Telltale smells of digestion revealed


THEIR VIEW

Bobbie Randall - Contributing columnist



Randall

Randall


Recently, police in Missouri were able to apprehend a suspect with just a whiff. With the aid of their police dog, a drug dealer hiding in a wooded area was apprehended after the sound and smell of a fart gave him away. It is no laughing matter, but once they had the criminal in the backseat of the patrol car, I’m sure they howled all the way to the station with the windows rolled down.

Passing gas is a completely natural bodily function. It is a vital action of digestion. Some foods produce more odiferous by-products than others. This gas production is different for each person, just as a fingerprint or the shape of an ear.

As people eat, they also swallow air which is made up of nitrogen and oxygen. These compounds travel through the GI tack while food is digested. They mix with hydrogen and carbon dioxide, as well as hydrogen sulfide, methane and ammonia. These compounds combined can produce a powerful output of sound and smell.

Nervous people and public speakers tend to swallow more air and thus the notion that politicians are full of hot air could actually be a physiological fact. Carbonated drinks can also increase the amount of air in the gut. Often people belch after a beverage, but the excess gas travels to the other end of the gastrointestinal system.

Holding any type of natural bodily reaction is not always the most comfortable thing to do. The feeling of bloating can indicate a buildup of gas that needs to be released. If held in the colon too long, a blast of noxious fumes could erupt depending upon the muscle strength holding it in. Relief occurs immediately.

Medical scientists have recently discovered that the most offensive gas of digestive byproducts is hydrogen sulfide, rotten egg smell. Breathing in this odor has been linked to health benefits. Studies propose that when this sickening smell is breathed, cell damage can be prevented, and even possibly prevent heart attack and stroke. This gives a new meaning to the adage, “One man’s trash is another man’s treasure.”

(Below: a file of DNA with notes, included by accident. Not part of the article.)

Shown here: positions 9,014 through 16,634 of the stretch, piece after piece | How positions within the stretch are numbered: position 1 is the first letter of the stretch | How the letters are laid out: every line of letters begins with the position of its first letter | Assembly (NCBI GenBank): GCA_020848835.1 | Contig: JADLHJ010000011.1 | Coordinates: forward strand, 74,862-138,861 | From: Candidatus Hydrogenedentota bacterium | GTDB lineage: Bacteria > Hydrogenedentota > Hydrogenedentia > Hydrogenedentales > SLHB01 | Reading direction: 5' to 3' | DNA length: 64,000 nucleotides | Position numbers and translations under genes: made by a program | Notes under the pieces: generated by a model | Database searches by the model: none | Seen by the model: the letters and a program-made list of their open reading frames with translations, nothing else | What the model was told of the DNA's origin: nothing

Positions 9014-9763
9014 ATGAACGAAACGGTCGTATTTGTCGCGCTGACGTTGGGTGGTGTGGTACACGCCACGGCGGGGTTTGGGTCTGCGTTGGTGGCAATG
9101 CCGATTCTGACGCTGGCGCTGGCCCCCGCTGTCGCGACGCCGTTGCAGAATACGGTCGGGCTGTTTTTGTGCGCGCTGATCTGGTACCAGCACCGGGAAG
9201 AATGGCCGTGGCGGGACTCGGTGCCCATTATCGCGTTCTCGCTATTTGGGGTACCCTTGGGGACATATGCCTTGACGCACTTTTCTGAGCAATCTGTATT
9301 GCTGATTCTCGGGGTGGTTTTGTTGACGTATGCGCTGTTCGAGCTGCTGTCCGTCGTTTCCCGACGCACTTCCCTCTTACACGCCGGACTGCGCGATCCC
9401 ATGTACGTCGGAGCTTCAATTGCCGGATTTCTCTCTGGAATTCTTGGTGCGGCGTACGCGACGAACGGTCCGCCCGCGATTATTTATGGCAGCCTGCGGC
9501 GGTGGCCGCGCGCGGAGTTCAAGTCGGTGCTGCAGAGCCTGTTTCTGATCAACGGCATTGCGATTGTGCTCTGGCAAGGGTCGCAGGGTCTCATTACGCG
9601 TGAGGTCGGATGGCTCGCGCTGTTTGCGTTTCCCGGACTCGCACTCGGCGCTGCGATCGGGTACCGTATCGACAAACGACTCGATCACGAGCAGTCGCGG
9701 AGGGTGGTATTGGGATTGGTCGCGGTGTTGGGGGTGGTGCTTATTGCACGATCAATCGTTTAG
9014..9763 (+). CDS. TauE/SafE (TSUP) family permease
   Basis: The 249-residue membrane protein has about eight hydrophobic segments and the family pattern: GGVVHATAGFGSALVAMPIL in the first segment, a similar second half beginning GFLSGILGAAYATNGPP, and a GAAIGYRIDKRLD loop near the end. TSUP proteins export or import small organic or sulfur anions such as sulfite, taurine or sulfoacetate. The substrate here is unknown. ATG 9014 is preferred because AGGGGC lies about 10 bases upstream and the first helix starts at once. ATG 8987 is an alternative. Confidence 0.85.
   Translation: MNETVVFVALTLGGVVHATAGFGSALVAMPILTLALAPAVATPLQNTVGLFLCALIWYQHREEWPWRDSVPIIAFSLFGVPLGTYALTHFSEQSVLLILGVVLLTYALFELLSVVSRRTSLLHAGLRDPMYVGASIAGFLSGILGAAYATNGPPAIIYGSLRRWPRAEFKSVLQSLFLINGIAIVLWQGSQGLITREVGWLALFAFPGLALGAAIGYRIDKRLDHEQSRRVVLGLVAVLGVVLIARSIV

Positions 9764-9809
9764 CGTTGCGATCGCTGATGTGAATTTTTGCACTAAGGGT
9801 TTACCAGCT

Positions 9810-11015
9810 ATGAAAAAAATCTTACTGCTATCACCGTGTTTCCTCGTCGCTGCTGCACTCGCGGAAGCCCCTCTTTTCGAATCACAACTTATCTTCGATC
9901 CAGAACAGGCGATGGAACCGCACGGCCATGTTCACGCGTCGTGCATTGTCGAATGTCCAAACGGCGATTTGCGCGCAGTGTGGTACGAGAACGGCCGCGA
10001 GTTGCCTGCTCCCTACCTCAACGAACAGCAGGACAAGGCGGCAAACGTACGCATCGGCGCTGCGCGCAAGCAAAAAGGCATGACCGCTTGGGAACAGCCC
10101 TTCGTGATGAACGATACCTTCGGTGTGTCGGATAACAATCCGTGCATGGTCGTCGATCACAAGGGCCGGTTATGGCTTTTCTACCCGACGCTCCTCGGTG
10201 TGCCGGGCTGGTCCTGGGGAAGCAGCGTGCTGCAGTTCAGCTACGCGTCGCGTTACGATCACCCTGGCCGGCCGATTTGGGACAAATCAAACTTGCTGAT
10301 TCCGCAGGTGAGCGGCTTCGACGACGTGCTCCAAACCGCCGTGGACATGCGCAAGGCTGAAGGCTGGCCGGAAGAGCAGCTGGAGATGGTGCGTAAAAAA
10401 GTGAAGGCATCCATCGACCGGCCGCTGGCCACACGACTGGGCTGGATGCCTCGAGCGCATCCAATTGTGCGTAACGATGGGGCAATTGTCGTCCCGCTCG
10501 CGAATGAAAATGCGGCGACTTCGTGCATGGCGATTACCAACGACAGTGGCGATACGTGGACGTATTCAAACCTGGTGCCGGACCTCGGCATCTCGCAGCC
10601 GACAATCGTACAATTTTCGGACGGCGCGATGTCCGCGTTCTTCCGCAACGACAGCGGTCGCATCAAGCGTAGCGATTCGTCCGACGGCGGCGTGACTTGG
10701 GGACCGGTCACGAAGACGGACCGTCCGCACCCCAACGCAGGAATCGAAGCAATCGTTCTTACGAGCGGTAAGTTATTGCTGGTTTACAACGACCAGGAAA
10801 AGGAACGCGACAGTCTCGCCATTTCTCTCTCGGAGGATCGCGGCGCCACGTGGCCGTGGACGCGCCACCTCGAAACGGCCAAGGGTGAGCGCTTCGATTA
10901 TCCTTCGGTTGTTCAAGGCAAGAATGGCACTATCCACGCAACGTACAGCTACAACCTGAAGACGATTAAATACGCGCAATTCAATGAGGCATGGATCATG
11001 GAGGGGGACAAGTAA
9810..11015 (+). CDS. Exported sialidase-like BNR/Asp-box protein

Everyone alive has healthy microbes in their gut which aid digestion. It just so happens that the foods that keep those good bugs the healthiest are the ones that produce more gas. Fiber foods, such as beans and lentils, broccoli, cabbage and kale improve our digestive functions.

The specific odor often indicates the recent foods consumed, but strange smells can actually help predict health issues in some cases. Extreme odors, pains when passing gas and an increasing frequency may help diagnose anything from food intolerance to colon cancer.

The passing of gas varies with lifestyle changes. Exercise jostles the intestines, moving gas through quickly. Sitting more than four hours a day slows the movement of gas and can cause pain or bloating. Excess flatulence after eating dairy products may mean a difficulty with digesting lactose. Constipation and diarrhea will change usual gas production. Fried foods, beans and onions are usually gas producers. Farting is normal and natural.

Randall
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THEIR VIEW

Bobbie Randall

Contributing columnist

Bobbie Randall is a registered, licensed dietitian, certified diabetes educator in Wooster, Ohio. Contact her at rbr3224@gmail.com.

Bobbie Randall is a registered, licensed dietitian, certified diabetes educator in Wooster, Ohio. Contact her at rbr3224@gmail.com.